Friday, June 22, 2018 Text is available under the CC BY-SA 3.0 licence.

F. Anstey

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Drastic measures is Latin for a whopping.
--
Vice Versa, Ch.7

 
F. Anstey

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Peace cannot be kept by force. It can only be achieved by understanding. You cannot subjugate a nation forcibly unless you wipe out every man, woman, and child. Unless you wish to use such drastic measures, you must find a way of settling your disputes without resort to arms.

 
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From an environmental standpoint, here is Ron Paul saying that he would end all subsidies to oil, gas, and coal companies. Could you imagine Al Gore saying this? Mr. global warming himself wouldn't even call for such drastic measures... that's what Ron Paul is calling for, an end to supporting corporate welfare. This is Ralph Nader stuff.

 
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It obliges one to think with a particular kind of logic and severity. If it is nonsense, it will not go into Latin...I regard it as cruelty to the young to deprive them of that insight into language...Who would have thought Thatcher would be responsible for introducing the Prussian system, of dictating from central government the content of education in the supposed interest of the state? Translation into Latin was the great stamp and mark of English classical scholarship...My fatal decision was not to be pedantic and leave it in Latin. I had written Et Tiberim multo spumantem sanguine cerno: from Virgil in the Aeneid. And at the last minute I said, 'I can't put that out in Latin, that's pedantic'...In Latin, it would have been lost.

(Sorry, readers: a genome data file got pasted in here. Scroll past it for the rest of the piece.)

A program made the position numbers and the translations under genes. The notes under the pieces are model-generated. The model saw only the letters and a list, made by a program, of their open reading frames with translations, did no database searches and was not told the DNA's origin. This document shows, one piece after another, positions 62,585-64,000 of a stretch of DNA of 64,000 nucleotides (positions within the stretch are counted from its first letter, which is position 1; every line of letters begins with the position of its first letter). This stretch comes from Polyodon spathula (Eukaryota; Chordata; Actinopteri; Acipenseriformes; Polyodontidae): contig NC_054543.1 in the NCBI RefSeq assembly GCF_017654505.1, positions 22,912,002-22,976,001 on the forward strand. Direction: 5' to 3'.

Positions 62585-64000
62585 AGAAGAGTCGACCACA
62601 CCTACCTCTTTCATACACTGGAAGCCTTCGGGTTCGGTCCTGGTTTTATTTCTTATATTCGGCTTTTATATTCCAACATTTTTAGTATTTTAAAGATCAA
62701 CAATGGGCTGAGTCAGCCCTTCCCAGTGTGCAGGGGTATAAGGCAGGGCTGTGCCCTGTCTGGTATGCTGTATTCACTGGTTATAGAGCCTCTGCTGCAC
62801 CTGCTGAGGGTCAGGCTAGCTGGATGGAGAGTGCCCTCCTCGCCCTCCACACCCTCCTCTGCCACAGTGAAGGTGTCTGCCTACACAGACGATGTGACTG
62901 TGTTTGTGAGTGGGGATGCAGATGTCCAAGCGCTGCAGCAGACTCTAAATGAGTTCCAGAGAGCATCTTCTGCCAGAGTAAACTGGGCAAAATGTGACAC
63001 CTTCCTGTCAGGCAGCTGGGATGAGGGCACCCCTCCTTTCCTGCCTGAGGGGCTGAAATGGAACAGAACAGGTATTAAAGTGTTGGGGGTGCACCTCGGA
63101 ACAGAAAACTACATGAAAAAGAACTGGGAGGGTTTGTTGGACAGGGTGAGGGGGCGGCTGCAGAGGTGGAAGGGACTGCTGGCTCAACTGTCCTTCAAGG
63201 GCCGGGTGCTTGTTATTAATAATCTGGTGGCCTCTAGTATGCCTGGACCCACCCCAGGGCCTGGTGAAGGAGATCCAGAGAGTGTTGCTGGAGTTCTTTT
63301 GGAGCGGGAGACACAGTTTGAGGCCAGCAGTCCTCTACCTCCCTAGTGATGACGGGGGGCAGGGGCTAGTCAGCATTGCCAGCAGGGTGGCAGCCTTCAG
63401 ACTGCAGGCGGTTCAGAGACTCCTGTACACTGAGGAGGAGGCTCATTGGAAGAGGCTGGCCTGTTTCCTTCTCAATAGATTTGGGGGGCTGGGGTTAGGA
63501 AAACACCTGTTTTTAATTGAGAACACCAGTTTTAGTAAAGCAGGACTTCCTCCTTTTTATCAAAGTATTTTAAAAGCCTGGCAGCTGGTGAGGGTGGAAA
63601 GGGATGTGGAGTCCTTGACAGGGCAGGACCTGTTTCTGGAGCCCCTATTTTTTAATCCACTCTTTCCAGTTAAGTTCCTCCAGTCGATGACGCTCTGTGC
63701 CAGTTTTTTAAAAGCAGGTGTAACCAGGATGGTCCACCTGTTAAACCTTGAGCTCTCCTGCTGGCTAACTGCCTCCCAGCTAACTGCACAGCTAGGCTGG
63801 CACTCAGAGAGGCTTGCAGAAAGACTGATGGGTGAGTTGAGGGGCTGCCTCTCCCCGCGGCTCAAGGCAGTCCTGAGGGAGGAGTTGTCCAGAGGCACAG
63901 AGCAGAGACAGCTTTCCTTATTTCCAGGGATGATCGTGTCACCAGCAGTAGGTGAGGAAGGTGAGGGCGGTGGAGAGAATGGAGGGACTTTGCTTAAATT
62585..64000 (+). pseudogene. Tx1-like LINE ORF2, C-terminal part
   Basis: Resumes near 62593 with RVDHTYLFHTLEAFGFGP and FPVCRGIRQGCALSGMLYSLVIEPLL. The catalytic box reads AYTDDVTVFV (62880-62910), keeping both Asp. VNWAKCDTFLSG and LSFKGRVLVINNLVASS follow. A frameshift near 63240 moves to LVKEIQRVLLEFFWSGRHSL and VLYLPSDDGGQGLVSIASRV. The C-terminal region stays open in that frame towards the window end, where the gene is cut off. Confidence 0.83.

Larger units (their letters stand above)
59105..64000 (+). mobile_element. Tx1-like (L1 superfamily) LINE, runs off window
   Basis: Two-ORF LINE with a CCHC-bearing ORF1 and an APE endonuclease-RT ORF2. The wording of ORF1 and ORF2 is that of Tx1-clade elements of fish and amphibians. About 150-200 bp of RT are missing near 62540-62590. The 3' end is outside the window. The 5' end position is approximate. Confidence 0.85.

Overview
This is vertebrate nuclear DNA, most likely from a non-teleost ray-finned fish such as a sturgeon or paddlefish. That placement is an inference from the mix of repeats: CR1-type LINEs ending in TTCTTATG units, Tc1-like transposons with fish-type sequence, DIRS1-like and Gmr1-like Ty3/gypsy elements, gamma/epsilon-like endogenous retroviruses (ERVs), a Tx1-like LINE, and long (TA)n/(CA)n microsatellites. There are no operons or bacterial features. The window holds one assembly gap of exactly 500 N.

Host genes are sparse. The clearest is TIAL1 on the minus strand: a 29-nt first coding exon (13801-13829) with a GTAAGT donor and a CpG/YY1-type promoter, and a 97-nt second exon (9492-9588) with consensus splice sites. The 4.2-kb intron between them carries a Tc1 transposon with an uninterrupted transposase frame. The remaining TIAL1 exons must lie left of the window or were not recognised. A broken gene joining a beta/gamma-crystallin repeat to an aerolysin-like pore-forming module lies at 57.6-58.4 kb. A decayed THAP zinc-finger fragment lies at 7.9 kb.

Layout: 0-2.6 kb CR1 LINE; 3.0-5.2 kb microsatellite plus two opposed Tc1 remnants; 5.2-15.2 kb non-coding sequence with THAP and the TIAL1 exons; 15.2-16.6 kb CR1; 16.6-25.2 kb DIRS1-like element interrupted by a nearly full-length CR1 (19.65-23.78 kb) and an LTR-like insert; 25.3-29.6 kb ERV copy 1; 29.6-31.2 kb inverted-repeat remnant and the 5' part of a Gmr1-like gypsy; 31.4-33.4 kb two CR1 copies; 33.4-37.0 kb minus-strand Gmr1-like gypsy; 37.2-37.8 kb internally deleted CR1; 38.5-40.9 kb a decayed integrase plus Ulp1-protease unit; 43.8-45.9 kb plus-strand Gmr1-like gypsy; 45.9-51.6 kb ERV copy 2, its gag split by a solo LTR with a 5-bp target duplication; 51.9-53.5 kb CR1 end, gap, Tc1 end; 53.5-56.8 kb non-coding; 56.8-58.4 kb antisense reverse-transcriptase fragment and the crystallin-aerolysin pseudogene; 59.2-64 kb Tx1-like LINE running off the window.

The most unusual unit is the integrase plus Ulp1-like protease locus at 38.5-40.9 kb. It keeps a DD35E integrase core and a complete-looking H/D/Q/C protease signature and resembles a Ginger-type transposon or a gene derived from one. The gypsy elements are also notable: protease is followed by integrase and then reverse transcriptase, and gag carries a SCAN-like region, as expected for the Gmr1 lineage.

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In reference to our proposing these measures, I have no wish to rob any person of the credit which is justly due to him for them. But I may say that neither the gentlemen sitting on the benches opposite, nor myself, nor the gentlemen sitting round me—I say that neither of us are the parties who are strictly entitled to the merit. There has been a combination of parties, and that combination of parties together with the influence of the Government, has led to the ultimate success of the measures. But, Sir, there is a name which ought to be associated with the success of these measures: it is not the name of the noble Lord, the member for London, neither is it my name. Sir, the name which ought to be, and which will be associated with the success of these measures is the name of a man who, acting, I believe, from pure and disinterested motives, has advocated their cause with untiring energy, and by appeals to reason, expressed by an eloquence, the more to be admired because it was unaffected and unadorned—the name which ought to be and will be associated with the success of these measures is the name of Richard Cobden. Without scruple, Sir, I attribute the success of these measures to him.

 
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I was recently on a tour of Latin America, and the only regret I have was that I didn't study Latin harder in school so I could converse with those people.

 
Dan Quayle
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